Cabbage & the Low FODMAP Diet


It’s time to shine the spotlight on an amazing and often confusing vegetable — cabbage. Perfect timing too as St. Patrick’s day is just around the corner. Many wonder if they can enjoy this vegetable on the low FODMAP diet, so why all the confusion? Well, cabbage has a certain reputation for being a gassy vegetable, causing many of us with IBS to take pause before digging in. You may have even been advised to avoid cruciferous vegetables including broccoli, kale, and Brussels sprouts pre-FODMAP. 

The good news is that cabbage is low FODMAP, however variety and portion size do matter. If you are a cabbage lover and want to incorporate this delicious, nutritious vegetable, keep reading.

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Cabbage Test Results

Monash has tested several different types of cabbage, and they range in low FODMAP serving sizes. 

  • Common cabbage: ¾ cup raw
  • Red cabbage: ¾ cup raw
  • Fermented Red Cabbage: ½ cup
  • Napa Cabbage (Chinese Cabbage, Wombok): 1 cup raw
  • Savoy: ½ cup raw
  • Sauerkraut (made from white cabbage): 1 tablespoon

Here are some store bought sauerkrauts made from white cabbage:

Why Some of Us May Not Tolerate Cabbage

If you suspect cabbage is not your friend, it may not be the FODMAPs that are bothering you, but rather the sulfur compounds. These may cause you to feel gassy and experience smelly farts. Or maybe the naturally occurring sugar, raffinose, is to blame as we can not really break it down. Our gut bacteria ferments this sugar often resulting in gas, bloating, and/or abdominal pain.

F is for Fermentable

Many assume that the low FODMAP diet limits all fermentable foods since the F in FODMAPs stands for fermentation. However this is untrue. Sauerkraut, traditional sourdough breads, tempeh, and lactose-free yogurt are all examples of low FODMAP fermented foods. The fermentation takes place in our large intestines when the gut bacteria feed on the FODMAPs and release gas that causes bloating, excessive gas, and abdominal pain for many with IBS.

Fermented foods, including sauerkraut, are fermented before we ingest. Interestingly enough, sauerkraut is made by adding lactic acid to the cabbage causing it to ferment. This helps to reduce the fructose content but converts it to mannitol – crazy huh? So while one cup of common cabbage is low FODMAP, this serving size would be high FODMAP if fermented into sauerkraut due to the mannitol.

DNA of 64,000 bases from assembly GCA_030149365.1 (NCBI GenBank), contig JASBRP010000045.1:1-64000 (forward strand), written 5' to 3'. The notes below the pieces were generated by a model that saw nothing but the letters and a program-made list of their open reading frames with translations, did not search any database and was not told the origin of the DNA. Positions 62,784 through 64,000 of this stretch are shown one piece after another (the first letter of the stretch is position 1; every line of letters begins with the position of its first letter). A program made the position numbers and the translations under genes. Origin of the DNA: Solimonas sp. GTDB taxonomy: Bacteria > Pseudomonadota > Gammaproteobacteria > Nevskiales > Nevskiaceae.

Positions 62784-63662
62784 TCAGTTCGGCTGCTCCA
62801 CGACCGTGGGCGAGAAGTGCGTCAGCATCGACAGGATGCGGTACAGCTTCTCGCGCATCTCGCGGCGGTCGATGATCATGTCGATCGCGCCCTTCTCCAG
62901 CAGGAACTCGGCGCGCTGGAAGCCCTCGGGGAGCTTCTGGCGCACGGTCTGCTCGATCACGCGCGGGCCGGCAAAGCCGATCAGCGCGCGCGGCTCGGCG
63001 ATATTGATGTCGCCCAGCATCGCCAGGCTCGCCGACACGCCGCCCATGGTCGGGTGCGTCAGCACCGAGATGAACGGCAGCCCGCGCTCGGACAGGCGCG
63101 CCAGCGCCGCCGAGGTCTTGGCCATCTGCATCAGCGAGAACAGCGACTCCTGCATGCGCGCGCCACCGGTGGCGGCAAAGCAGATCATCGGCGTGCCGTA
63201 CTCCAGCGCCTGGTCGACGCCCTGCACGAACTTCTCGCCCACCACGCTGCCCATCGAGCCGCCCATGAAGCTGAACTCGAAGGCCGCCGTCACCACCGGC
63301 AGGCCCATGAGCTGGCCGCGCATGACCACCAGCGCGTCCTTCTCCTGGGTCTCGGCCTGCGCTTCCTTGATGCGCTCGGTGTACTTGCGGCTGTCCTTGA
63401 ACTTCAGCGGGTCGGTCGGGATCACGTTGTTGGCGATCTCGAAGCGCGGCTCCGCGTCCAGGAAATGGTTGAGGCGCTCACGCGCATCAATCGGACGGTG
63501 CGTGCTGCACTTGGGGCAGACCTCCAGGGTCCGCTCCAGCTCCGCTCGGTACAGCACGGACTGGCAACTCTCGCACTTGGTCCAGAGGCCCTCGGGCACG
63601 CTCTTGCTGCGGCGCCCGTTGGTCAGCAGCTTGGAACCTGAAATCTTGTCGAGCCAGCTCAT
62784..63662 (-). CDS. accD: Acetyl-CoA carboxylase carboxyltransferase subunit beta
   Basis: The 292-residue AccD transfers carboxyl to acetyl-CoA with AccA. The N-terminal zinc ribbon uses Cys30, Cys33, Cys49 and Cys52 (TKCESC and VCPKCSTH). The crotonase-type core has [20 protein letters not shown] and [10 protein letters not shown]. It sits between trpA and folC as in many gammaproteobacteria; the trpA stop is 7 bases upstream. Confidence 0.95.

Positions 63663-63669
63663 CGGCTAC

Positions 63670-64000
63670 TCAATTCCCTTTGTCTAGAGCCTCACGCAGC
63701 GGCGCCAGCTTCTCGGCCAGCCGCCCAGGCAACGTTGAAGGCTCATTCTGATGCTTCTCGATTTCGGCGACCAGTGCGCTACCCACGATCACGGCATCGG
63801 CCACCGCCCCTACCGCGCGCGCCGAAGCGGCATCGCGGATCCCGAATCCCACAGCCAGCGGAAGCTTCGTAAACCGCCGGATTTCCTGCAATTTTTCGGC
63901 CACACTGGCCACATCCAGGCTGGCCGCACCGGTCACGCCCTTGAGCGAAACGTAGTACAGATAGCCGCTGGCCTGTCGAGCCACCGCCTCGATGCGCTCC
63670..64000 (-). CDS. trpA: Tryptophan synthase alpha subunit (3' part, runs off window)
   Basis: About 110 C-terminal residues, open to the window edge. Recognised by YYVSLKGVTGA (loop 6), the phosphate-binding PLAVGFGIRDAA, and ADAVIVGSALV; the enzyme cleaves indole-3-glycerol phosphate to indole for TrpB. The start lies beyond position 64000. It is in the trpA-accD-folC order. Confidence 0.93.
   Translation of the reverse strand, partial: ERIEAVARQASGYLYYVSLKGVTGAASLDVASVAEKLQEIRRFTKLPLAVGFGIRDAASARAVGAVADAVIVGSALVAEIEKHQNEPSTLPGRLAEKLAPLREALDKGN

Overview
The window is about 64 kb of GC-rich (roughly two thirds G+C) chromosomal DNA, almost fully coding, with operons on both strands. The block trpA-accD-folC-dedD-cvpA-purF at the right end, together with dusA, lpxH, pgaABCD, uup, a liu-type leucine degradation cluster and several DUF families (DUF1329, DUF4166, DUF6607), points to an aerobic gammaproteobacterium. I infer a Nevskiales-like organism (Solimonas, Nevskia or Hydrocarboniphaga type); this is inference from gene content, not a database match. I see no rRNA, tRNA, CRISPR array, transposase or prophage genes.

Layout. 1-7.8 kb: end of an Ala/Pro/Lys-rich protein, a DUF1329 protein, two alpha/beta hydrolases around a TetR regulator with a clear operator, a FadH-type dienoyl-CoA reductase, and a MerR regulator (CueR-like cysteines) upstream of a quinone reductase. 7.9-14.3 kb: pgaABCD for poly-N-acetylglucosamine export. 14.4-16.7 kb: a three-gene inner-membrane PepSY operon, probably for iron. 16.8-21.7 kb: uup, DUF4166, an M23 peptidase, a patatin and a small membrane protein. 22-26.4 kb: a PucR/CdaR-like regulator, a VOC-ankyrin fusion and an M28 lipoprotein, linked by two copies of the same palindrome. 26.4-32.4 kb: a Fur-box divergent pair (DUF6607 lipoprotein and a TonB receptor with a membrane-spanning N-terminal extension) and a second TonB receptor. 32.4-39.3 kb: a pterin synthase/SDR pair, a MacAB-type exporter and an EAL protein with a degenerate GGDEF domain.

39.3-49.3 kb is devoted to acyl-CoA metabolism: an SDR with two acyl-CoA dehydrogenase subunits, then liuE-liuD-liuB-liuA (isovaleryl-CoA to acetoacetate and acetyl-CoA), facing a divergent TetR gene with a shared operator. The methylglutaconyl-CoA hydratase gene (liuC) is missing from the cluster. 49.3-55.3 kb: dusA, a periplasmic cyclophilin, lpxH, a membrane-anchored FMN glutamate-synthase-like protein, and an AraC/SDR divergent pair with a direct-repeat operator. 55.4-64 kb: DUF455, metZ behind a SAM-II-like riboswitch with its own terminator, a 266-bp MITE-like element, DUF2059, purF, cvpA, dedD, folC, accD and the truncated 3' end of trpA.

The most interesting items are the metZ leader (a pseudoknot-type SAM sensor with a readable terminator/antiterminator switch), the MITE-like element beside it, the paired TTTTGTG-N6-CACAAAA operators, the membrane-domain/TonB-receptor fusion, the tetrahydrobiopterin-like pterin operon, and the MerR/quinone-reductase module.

6 Low FODMAP Ways to Enjoy Cabbage

Just heat up your favorite large sauté pan with a few tablespoons of oil and add thinly sliced cabbage. Season with salt and pepper. Whoolah! A perfect satisfying side in only a few minutes.

Added to a stir fry
Slice the cabbage into thin slices and add to your favorite low FODMAP vegetables. Add your favorite stir-fry sauce or try FODY Food’s Sesame Ginger Sauce.

Many classic mayonnaise-based coleslaw recipes can be low FODMAP if you watch your portions and choose a mayonnaise without garlic and onion. Here is a recipe that closely resembles traditional coleslaw but with a twist from FODMAP Everyday.

Low FODMAP Creamy Coleslaw with Raisins by FODMAP Everyday
Low FODMAP Creamy Coleslaw with Raisins by FODMAP Everyday

Have you ever grilled a cabbage wedge? Simply brush with olive oil, season with salt and pepper, and grill until the edges turn brown and crispy and the center part softens. For a real treat, top with chopped bacon.

Traditional stuffed cabbage is a no go as many recipes call for onions and garlic. Here is a low FODMAP version from Fit FODMAP Foodie.

Cabbage rolls stuffed with veg and mince by Fit FODMAP Foodie
Cabbage rolls stuffed with veg and mince by Fit FODMAP Foodie

Use Napa cabbage leaves instead of rice paper, tortillas, and bread to wrap up your favorite fillings. Look at this fun recipe by Midwest Living, Napa Cabbage Spring Rolls.

Here is a fun, classic recipe to celebrate St. Patty’s Day with: Low FODMAP Corned Beef & Cabbage by FODMAP Everyday.

Low FODMAP Corned Beef & Cabbage Recipe by FODMAP Everyday
Low FODMAP Corned Beef & Cabbage by FODMAP Everyday


Cabbage is packed full of healthy nutrients including a third of your daily Vitamin C needs, Vitamin K, folate, potassium, magnesium, and fiber. Cabbage is super low in calories, providing less than twenty calories per half cup cooked. Fermented cabbage contains beneficial probiotics that help nourish our gut bacteria.

Hopefully this article about cabbage has lessened your fears and opened your eyes to all the fun ways to enjoy the humble cabbage. If you have concerns regarding your personal tolerance, start with a small serving and monitor your symptoms for 24 hours. Again, if you do react, it is unlikely a FODMAP reaction, but instead a raffinose or sulfur issue.

What are your favorite ways to enjoy this super healthy and versatile vegetable?

Join the Conversation

  1. Is it really only one tablespoon of sauerkraut?? I usually serve it’s a veggie dish, 1/2 cup or more. One T is like one M&M!!’

  2. Gina Minnis says:

    Vanessa, Your posts are always interesting. Thank you. I will give the coleslaw a try. Gina

  3. Marie Spears says:


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